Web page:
Hundreds of wallets, full of valuables, are being lost every day. How many of them find their way back to their right full owners? What would the finder do? Would material self-interest prevail over civil honesty? And what if the wallet contains no money, a bit of money or a large sum of money? If you would ask people, they would say that the wallet that contains no money gets returned, whereas the one that holds a bit of money would not get returned as often, especially the one that holds a large sum of money. Just a matter of self-interest, right?
Wrong. Contrary to what 593 experts and non-experts predict, an international study conducted in 355 cities spanning 40 countries around the Globe, showed that citizens were more likely to return wallets that contained money, and even more so if the wallet contained a large sum of money. In this study more than 17,000 ‘lost’ wallets containing varying amounts of money where turned in at public and private institutions. Next it measured whether recipients contacted the owners to return the wallets.
People in Switzerland, Norway, The Netherlands, Denmark, Sweden and Poland aced the experiment by returning the biggest number of lost wallets (ranging from 65% to 80%). All in all in 22 out of the 40 countries the return-rate for wallets that contained money was 50% or higher. Differences between countries appeared to be related to economically favourable geographic conditions, inclusive political institutions, and national education. In addition, cultural values that emphasize moral norms extending beyond one’s in-group are also positively associated with rates of civic honesty. In addition there were a few factors that affected the way people responded to the lost wallet – to illustrate, the larger the sum of money, the higher the return rate and wallets that had a key were returned way more often than those without the key, which according to the research has to do with people thinking the key has a more significant value to the owner.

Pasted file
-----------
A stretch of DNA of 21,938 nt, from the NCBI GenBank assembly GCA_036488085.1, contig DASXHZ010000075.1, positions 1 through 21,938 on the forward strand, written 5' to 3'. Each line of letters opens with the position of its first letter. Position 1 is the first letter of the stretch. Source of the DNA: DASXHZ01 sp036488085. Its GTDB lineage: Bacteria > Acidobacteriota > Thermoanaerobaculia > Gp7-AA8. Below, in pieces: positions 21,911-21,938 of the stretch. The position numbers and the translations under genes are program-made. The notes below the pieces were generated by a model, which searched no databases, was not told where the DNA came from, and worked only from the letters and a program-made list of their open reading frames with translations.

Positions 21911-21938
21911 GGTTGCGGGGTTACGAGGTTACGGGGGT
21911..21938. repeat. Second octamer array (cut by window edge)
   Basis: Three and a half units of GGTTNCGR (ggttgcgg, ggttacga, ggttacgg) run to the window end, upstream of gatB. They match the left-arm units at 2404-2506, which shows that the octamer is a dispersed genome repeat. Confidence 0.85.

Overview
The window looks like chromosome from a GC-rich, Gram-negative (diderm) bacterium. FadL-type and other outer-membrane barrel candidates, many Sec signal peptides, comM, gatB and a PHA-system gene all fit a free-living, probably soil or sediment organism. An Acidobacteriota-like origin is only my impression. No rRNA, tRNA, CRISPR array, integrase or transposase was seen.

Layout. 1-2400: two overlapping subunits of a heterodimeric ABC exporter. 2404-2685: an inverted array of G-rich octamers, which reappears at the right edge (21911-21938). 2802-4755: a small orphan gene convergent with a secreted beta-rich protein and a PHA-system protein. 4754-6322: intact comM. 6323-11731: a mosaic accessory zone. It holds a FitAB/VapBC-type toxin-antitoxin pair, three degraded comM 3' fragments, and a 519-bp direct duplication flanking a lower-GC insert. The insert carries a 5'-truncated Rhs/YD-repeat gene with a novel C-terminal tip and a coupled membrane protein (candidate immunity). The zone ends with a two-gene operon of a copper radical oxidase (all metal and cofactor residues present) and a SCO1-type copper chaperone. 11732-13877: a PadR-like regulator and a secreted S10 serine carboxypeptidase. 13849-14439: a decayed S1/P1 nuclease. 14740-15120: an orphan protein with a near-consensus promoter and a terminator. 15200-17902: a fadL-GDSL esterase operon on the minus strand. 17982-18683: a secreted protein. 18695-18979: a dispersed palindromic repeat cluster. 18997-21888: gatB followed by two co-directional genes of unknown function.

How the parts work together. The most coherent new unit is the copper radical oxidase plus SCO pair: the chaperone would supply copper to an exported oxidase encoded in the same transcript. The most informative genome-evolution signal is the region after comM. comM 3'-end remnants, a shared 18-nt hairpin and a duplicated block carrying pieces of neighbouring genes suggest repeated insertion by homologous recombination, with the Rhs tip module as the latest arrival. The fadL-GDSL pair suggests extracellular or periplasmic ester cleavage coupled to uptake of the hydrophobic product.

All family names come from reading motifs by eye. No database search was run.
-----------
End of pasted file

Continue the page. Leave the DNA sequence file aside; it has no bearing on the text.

The unanswered question
Fascinating research, with interesting results that make you feel proud to be a human being, but also leaves you with a big unanswered question: experts and non-experts predicted the opposite from what the research showed. Instead of keeping the wallet, as predicted, the overwhelming evidence suggests exactly the opposite. So what is happening here? Why do we think negatively about other people’s actions, when in general people apparently do the good deed and return the wallet?
What sprung to my mind are some studies that point to self-protective mechanisms (inflated self-review) and studies on risk and reward perceptions in moral dilemmas. To illustrate, a study found that more than 90 percent of professors rate themselves as above average teachers. And two-thirds believe they’re in the top quarter. The same study asked students and found similar results: 70 percent think they are above average and 25 percent believe they belong to the top one percent best students. It’s math that doesn’t add up and implies that people tend to think they are better than others. Another study among Harvard Business Review readers shows that almost half of the 1700 managers surveyed believe that other managers would violate a code of ethics if they thought they would not get caught. Both are examples of self-protective mechanism, in which people attribute socially desirable, praiseworthy and successful behaviours to themselves, whilst attributing socially undesirable, blameworthy, and unsuccessful behaviours to others. The latter example, like in the case of the found wallet, also highlights the risk/return ratio that people have in mind when deciding what to do in such a moral dilemma, where again people tend to think more positively about themselves and having a higher moral standard than others have. In other words, not returning a wallet is something that others would do, but you would not do.
But what are your thoughts? Thinking about this unanswered question, what are studies that spring to your mind?
Baumhart, R.: 1961, How Ethical are Businessmen? Harvard Business Review, 39 (July/August), 6-19 and 156–176.
Beu, D. S., Buckley, M. R., & Harvey, M. G. (2000). The role of pluralistic ignorance in the perception of unethical behavior. Journal of Business Ethics, 23(4), 353–364.
Cohn, A., Maréchal, M. A., Tannenbaum, D., & Zünd, C. L. (2019). Civic honesty around the globe. Science, 365 (6448), 70-73.
Ellemers, N., van der Toorn, J., Paunov, Y., & van Leeuwen, T. (2019). The psychology of morality: A review and analysis of empirical studies published from 1940 through 2017. Personality and Social Psychology Review, 45, 372-388.
Gilovich, T. (2008). How we know what isn’t so: The fallibility of human reason in everyday life. The Free Press, NY.